Throughout the summer months, el Camino's rooftop garden blossoms with organic cilantro and mint leaves, providing ultra-fresh accouterments for the eatery's Mexican feasts. And though the small garden doesn’t cultivate all of el Camino’s ingredients, the rest of the bounty originates not too far from Highland. For example, the eatery's chefs stuff housemade tamales, tacos, and other lunch and dinner specialties with all-natural chicken, beef, and pork from local vendor Anderson Meats. They create guacamole, salsa, and each and every dessert completely from scratch, using produce supplied by two Colorado companies, Red Hat Foods and Arroyo Produce. Beyond supporting the local economy, el Camino tries to preserve the entire ecosystem by operating on 100% wind power and recycling all of its cans, bottles, and cardboard cutouts of Al Gore.
While satisfying hunger with decadent, locally sourced food, including a daily brunch, el Camino sates rippling thirsts for both beer and entertainment. The bar pours drafts from the likes of Del Norte, Avery, and Great Divide breweries, and mixes up potent bloody marys, mimosas, and sangria. Every night of the week brings a different treat, such as $1 street tacos on Tuesday and the Tito Del Barrio Malaga flamenco band every Saturday.
With owners transplanted from the Emerald Isle, Katie Mullen's Irish Restaurant and Bar is riddled with authentic Irish flourishes. The furniture, for example, was all imported from Nugent and Gibney Ltd in Ireland. Up to 500 people gather around the hand-carved tables, feasting on Icelandic cod battered with Harp Lager and burgers crowned with corned beef. Kathleen St. John of the Denver Post notes that the selection of food stands out among a sea of Irish pubs: “Katie Mullen's menu is intensely Irish, but that doesn't mean bland corned beef and cabbage.” In the kitchen, chefs combine diced lamb, veal demi-glace, and fresh herbs in slowly roiling pots of irish stew.
The fare fills the 11,500-square-foot interior with revelry, the clatter of silverware reverberating through four themed rooms: the Victorian bar, the Shop bar, the Pharmacy bar, and the Gaelic bar. Lights dangle from marbled and copper-paneled ceilings, and dark-wood and stone accents surround diners in each room. The same stonework, along with curlicues of wrought iron, warms in the sun around the large outdoor patio. On the weekends, live musicians strum their guitars and rock through ballads about how many pairs of sunglasses you should be wearing.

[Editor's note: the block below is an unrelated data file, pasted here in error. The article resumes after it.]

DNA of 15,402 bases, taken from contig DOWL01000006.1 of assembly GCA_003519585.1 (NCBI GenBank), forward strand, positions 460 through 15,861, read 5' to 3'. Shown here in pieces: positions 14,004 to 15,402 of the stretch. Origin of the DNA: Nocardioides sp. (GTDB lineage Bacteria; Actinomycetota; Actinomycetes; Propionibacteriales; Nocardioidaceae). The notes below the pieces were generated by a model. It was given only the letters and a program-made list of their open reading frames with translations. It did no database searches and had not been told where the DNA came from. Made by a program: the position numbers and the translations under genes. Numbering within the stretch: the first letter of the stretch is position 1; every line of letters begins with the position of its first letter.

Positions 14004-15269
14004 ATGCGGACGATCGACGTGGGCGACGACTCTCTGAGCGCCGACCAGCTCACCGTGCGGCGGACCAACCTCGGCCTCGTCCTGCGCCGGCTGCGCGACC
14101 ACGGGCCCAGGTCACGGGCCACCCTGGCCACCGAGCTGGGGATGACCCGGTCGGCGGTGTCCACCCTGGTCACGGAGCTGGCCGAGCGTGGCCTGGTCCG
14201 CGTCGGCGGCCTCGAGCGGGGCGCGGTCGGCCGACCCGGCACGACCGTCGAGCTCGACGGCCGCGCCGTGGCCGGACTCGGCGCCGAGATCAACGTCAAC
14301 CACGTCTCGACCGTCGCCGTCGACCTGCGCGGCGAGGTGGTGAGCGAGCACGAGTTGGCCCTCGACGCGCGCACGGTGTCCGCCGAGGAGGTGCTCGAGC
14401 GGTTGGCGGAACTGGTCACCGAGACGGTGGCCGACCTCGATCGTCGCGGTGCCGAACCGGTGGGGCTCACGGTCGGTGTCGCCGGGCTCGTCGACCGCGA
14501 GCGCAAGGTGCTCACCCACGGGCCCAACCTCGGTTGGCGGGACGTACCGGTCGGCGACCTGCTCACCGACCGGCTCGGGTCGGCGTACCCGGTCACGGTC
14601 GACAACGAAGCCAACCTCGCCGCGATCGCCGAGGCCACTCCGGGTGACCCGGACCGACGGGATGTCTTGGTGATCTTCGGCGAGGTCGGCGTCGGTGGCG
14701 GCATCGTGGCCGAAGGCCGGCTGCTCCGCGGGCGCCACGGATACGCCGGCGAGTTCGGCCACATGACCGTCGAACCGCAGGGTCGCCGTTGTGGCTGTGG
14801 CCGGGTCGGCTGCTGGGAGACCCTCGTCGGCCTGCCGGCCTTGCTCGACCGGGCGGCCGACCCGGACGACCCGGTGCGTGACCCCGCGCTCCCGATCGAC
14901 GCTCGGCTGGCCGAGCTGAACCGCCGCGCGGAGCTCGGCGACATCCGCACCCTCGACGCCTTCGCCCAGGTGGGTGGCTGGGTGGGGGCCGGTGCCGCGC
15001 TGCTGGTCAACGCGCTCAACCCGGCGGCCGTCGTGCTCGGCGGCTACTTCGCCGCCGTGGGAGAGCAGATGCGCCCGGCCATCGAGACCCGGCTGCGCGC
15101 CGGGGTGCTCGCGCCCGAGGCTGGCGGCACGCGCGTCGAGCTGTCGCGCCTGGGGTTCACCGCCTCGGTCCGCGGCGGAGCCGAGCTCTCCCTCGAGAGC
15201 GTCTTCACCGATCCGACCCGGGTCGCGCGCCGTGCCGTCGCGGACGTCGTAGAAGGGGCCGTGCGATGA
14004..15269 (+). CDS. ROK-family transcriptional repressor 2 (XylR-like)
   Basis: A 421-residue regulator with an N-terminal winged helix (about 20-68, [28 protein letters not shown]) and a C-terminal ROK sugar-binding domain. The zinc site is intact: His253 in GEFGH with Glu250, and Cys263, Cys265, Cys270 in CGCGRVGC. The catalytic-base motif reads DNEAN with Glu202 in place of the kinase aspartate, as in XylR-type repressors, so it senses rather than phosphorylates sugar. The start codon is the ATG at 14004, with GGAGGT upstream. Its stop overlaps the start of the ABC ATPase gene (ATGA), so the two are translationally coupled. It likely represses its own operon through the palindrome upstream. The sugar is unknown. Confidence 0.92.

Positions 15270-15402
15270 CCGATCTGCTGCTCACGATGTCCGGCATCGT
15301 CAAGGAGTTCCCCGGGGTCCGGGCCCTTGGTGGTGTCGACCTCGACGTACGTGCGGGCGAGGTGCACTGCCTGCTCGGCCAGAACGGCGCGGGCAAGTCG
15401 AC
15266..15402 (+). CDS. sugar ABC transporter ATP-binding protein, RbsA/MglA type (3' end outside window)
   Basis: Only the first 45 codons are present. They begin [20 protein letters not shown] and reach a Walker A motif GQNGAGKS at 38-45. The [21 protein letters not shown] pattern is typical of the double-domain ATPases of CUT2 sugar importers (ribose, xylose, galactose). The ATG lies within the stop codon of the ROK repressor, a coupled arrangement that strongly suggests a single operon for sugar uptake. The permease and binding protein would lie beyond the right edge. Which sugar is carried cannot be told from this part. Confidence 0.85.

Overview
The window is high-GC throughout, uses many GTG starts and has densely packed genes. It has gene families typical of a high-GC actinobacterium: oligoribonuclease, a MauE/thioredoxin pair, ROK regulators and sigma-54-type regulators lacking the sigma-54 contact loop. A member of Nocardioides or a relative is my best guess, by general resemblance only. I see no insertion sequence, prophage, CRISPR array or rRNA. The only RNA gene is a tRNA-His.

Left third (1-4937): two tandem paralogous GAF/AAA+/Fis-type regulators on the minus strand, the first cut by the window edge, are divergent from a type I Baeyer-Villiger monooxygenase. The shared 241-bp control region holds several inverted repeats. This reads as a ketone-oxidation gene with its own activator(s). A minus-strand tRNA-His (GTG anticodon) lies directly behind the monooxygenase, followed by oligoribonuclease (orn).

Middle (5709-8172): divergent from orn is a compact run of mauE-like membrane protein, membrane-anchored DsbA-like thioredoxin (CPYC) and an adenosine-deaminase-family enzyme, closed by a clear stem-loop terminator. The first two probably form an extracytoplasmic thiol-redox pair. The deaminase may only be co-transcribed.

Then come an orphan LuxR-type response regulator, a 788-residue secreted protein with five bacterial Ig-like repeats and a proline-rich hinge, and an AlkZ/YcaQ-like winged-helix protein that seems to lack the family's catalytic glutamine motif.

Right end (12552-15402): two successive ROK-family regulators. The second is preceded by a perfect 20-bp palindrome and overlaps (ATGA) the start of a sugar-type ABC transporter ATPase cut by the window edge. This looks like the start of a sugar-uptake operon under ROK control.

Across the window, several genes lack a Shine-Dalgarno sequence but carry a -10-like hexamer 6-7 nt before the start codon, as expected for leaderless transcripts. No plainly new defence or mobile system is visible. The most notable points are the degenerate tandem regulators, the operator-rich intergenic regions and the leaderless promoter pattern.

A year after Scott Kerkmans created the role of Chief Beer Officer for the Four Points by Sheraton hotels, it began to get around that Denver was the "Napa Valley of Beer." As NPR later reports, the rumor is a culmination of a life spent steeped in beer culture. Before creating Colorado Beer Week and beating out more than 7,000 applicants for the title of CBO, Kerkmans was on the production side at Alaskan Brewing Company. He’s since authored articles for Draft Magazine, taught at Cook Street School of Fine Cooking, and judged burped renditions of the Pledge of Allegiance at the Great American Beer Festival. He shares his taste in microbrews with more than 140 hotels and restaurants worldwide through the Four Point's beer program, but keeps his feet planted firmly on his home turf during his nine-day spring festival, which highlights the finest pours from Colorado breweries including New Belgium, Oskar Blues, and Ska Brewing Company.